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Is it OK for my toddler to watch TV? Answers from a speech therapist.

“Is TV OK for my child?” “How much TV is OK?” “What shows do you recommend?”  I get these questions from parents ALL the time. According to the American Academy of Pediatrics, the recommendation is to prioritize creative, unplugged playtime for infants and toddlers. I think, if you can do this: Great! But, let’s be real. Sometimes parents need a break and TV can be an easy remedy. The AAP goes on to explain that some media can have educational value for children starting at around 18 months of age. They state that it’s critically important that you choose high-quality programming and that parents/caregivers should watch the program with their child, to help children understand what they are seeing.

That being said, in my opinion, I think it is OK for toddlers to watch TV, but a limited amount – about 30 minutes per day. Sometimes kids that age will only sit still and pay attention for 10 minutes at a time. When they stop paying attention to the show turn it off. If you break up 30 minutes into ten-minute blocks that would mean your toddler is watching TV 3-times-a-day! That sounds like a lot of TV watching.

What type of shows do you recommend?

I recommend shows that are educational in some way. The show should teach feelings, emotions, morals, have songs in it, or some sort of simple problem that the characters work through together. I like Peppa Pig, Daniel Tiger, Super Why, Pinkalicious, Sesame Street, Little Einstein, and Dora the Explorer. For kids around 1-year I recommend Elmo’s World, Mother Goose Club, and songs by Bounce Patrol. If your child likes a show that is not on my list, that is not wrong I would just make sure the show has a good message and is wholesome.

Interact while you watch.

Try to watch shows together. Watching shows together can be fun and once the show is over talk about what the show was about, what feelings and emotions were felt and why, and what happened. You can recap the show out loud and then ask simple questions about the show. For example, “Why was Daniel feeling sad when his toy was taken?” Then, answer the question, “Daniel was feeling sad because he was playing with that toy and then his friend took it. His friend needs to ask if he can have a turn. May I please play with the toy when you are done?” Even if your child is not talking yet or isn’t talking that much, this is a great way to practice your speech and language strategies. Talk out loud, repeat, speak expressively, and model. As a carryover activity, pretend play is great. Play with toy animals or toys and pretend something that happened in the show you watched.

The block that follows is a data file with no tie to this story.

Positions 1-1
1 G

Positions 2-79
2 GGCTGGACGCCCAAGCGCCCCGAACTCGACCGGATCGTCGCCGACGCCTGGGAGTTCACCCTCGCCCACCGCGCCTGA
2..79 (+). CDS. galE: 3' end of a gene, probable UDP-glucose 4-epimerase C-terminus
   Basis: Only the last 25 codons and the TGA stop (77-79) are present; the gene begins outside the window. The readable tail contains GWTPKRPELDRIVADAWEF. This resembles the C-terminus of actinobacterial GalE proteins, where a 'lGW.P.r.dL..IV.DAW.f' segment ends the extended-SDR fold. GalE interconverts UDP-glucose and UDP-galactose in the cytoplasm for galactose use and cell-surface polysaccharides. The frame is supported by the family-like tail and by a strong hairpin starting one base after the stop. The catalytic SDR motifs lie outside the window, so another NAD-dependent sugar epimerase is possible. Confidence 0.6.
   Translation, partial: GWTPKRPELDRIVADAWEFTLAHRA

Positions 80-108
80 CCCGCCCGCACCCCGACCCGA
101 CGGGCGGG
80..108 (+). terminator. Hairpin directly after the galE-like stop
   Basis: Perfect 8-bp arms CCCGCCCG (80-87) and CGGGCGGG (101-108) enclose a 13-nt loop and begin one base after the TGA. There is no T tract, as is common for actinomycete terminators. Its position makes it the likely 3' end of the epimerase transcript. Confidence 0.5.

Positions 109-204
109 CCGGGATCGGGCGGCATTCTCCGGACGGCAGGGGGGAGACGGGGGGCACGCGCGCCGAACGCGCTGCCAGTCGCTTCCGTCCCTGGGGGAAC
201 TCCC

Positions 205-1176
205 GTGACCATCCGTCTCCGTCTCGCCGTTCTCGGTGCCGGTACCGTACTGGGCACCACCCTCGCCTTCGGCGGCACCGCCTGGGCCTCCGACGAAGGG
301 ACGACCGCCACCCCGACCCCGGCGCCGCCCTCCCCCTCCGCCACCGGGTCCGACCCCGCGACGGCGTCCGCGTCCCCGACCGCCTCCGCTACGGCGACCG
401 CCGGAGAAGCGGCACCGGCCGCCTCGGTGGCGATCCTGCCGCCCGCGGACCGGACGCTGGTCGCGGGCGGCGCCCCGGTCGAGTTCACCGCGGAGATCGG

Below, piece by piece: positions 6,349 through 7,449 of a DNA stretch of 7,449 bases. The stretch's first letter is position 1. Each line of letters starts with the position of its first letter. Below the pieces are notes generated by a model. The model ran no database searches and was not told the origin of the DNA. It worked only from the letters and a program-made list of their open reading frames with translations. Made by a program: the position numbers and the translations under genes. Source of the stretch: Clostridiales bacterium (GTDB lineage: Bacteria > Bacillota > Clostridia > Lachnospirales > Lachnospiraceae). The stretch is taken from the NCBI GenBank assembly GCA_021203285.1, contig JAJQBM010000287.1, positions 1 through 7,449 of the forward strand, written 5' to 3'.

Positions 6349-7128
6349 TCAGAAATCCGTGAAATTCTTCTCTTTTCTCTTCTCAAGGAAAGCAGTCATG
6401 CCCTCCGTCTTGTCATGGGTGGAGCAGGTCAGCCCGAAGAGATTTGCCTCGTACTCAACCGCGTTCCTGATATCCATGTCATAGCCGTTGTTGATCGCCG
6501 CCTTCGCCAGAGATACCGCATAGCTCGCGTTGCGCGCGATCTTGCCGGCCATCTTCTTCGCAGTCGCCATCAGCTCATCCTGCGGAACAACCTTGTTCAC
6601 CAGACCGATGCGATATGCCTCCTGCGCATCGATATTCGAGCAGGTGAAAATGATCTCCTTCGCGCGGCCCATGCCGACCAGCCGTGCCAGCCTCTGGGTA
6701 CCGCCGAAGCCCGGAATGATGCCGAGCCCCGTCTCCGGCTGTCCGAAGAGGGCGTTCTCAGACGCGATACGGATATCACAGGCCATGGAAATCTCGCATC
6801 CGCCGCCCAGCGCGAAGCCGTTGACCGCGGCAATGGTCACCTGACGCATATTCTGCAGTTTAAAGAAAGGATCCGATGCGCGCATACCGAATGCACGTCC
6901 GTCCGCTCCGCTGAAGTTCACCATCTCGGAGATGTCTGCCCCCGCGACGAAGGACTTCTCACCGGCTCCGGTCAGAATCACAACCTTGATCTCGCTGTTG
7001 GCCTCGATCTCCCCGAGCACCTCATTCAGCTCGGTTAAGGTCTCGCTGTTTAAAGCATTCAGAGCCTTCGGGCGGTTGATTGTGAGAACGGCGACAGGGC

“What am I supposed to do with my child all day if we are not watching TV?”

Another question I get often is, “what am I supposed to do with my child all day if we are not watching TV?” There are so many things you can do instead of watching TV. You could play, go on a walk, read stories, run errands, go to the park, go to a play-place, a class, create an art projectcook a simple dish together, create a “Busy Bin” for your child to play with by themselves, and the list goes on and on.It is OK for even your youngest child to have a break where they aren’t being entertained by you or the TV, where they just have to figure it out for themselves. Who knows, navigating boredom may even result in some new kinds of communication. Before resorting to watching TV for the morning or the afternoon try to do an “unplugged” activity first. There are so many things to do during the day and you should never run out. Also, don’t be afraid to repeat activities! Need some new ideas? Pinterest!


Katie Dimond

Katie Dimond is the founder and director of Dimond Therapy and Tutoring, offering therapy services to kids from birth through high school at Bubbles Academy and in the Chicago area. Katie, mom of 2, is a dedicated, experienced, and licensed speech and language pathologist. She has been practicing since 2008 and has extensive experience treating children with speech and language delays and disorders. She received her Bachelor’s degree in Speech and hearing Science at the University of Illinois in 2006 and received her Master’s degree in Communication Science and Disorders from Saint Louis University in 2008. Katie is a certified speech and language pathologist in the state of Illinois, a member of the American Speech-Language and Hearing Association, and owns Crossroads Speech Therapy in Chicago.